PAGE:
Google state-sponsored security warning supported by network inspection

A warning banner is prompted if malicious activity appears to be state-sponsored. The feature is supported by its security operations team.

Google’s security team is using its malicious traffic detection capabilities to warn its users if they are in danger of falling victim to a state-sponsored attack.

Our detailed analysis—as well as victim reports—strongly suggest the involvement of states or groups that are state-sponsored.

Eric Grosse, vice president of security engineering at Google

The Internet giant will first alert a user with a warning banner that it suspects malicious activity associated with the account. The alert also flags the account in Google’s systems for additional safeguards to verify the authenticity of the user, said Eric Grosse, vice president of security engineering at Google.

“When we have specific intelligence—either directly from users or from our own monitoring efforts—we show clear warning signs and put in place extra roadblocks to thwart these bad actors,” Grosse wrote, describing the new Google security warning feature in the Google Online Security blog.

Grosse cautioned that the warning does not mean the account has been hijacked by an attacker. “It just means we believe you may be a target, of phishing or malware for example, and you should take immediate steps to secure your account,” he wrote.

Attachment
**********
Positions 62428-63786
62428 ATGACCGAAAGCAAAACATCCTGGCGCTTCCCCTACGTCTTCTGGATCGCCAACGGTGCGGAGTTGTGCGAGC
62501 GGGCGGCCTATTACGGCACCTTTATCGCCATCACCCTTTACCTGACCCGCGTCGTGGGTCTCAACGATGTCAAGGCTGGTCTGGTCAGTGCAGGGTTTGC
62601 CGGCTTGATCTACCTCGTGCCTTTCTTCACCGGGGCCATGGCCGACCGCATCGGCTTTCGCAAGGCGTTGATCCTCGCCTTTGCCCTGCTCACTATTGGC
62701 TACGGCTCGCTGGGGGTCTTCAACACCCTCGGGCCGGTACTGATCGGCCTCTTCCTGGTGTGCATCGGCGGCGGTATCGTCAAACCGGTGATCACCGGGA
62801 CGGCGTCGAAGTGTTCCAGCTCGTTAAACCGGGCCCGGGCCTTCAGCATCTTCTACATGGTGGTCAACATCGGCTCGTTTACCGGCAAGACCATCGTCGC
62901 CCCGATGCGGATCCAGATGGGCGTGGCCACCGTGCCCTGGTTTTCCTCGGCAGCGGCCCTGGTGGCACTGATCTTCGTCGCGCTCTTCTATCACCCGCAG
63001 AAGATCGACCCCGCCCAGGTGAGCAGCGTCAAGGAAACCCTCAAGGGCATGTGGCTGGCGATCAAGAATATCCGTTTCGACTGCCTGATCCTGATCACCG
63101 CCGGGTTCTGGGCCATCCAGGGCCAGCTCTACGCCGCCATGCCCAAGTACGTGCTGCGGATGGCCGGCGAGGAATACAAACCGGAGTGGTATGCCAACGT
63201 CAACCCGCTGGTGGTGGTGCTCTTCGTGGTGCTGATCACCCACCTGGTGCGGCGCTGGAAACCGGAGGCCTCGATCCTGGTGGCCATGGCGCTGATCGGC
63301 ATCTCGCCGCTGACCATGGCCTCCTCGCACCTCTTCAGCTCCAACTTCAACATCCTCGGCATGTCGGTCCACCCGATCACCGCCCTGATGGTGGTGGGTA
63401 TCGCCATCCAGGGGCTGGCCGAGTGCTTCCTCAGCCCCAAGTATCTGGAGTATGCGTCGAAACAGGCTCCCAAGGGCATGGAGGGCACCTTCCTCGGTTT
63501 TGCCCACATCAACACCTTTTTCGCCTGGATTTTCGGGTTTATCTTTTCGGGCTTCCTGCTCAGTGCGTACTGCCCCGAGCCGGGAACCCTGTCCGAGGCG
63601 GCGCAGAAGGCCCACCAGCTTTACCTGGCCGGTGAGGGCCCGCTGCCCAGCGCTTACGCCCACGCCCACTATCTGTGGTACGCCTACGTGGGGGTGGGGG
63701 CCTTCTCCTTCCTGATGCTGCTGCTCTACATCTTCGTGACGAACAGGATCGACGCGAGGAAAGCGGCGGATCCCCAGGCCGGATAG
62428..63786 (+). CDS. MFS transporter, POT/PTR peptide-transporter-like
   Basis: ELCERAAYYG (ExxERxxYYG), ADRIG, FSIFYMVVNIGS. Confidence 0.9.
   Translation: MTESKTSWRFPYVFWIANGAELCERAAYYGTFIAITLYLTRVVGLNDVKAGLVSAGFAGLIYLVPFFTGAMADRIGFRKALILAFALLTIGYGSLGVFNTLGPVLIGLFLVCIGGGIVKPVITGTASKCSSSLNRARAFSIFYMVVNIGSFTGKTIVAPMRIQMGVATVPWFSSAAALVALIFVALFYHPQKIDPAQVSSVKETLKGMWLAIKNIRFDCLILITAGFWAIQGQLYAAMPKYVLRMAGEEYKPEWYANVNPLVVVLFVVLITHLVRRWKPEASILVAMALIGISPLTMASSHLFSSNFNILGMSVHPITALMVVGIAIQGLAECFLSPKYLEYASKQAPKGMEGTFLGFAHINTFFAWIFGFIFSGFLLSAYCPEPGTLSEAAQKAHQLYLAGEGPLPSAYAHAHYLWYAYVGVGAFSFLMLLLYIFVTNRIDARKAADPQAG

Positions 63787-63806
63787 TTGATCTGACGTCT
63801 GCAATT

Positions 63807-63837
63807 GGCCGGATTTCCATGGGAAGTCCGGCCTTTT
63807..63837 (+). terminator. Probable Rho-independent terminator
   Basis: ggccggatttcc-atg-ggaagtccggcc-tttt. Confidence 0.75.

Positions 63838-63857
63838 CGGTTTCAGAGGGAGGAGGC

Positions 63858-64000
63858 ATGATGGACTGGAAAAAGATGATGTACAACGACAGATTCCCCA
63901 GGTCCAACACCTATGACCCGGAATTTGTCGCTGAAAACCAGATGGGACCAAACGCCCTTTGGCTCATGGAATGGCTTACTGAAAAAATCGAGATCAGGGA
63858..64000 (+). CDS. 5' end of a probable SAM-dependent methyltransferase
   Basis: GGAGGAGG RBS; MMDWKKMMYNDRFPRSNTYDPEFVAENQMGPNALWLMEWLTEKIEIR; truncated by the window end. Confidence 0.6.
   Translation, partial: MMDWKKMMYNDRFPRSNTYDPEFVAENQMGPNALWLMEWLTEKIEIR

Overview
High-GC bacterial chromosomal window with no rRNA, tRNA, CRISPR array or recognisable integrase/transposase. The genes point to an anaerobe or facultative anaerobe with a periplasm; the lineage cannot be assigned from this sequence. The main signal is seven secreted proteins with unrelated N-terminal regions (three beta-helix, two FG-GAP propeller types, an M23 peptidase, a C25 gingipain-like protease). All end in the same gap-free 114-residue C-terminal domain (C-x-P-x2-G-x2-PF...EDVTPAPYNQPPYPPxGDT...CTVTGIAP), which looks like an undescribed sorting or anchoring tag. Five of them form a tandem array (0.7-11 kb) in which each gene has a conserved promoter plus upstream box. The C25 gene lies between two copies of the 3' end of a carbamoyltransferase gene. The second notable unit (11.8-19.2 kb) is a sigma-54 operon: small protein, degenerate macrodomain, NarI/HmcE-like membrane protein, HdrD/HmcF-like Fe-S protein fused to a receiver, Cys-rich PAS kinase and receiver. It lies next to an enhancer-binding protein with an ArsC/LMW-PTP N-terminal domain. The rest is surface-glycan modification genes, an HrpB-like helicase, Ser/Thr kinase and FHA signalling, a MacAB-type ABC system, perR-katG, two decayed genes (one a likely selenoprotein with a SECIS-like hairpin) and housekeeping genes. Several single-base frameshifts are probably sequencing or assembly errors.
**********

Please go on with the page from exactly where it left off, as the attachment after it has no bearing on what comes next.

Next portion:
Similar malicious activity warnings are issued by Microsoft, Yahoo and other websites when a problem is suspected, but the Google feature is the first time a warning targets victims of state-sponsored cyberespionage. Google did not reveal how it determines if suspicious activity is state-sponsored. Grosse said the company doesn’t want to give away too many details to bad actors. “Our detailed analysis—as well as victim reports—strongly suggest the involvement of states or groups that are state-sponsored,” he wrote.

Last summer, Google unveiled a malware warning system to alert users of infections.  The system can detect activity from Microsoft Windows machines that could signal a malicious software infection. The system warns users with a banner when signed into their account. Google started the program at the time to try to disrupt the practice of trying to taint search results and trick users into visiting a malicious webpage and downloading rogue antivirus software.

Google uses a mixture of proprietary malware detection technology and an engineering team to detect malicious activity affecting its users and systems. The process was described by a Google engineer in a 2010 presentation at the SecTor conference in Toronto.

Google's website malware detection systems are built using virtual machines running Windows and Internet Explorer. The system monitors and logs all network traffic. New processes, newly written files and registry writes are flagged, along with the infected user accounts or website, and downloaded files are scanned with antivirus software. The collected information is then blended with data collected by Google's crawlers.

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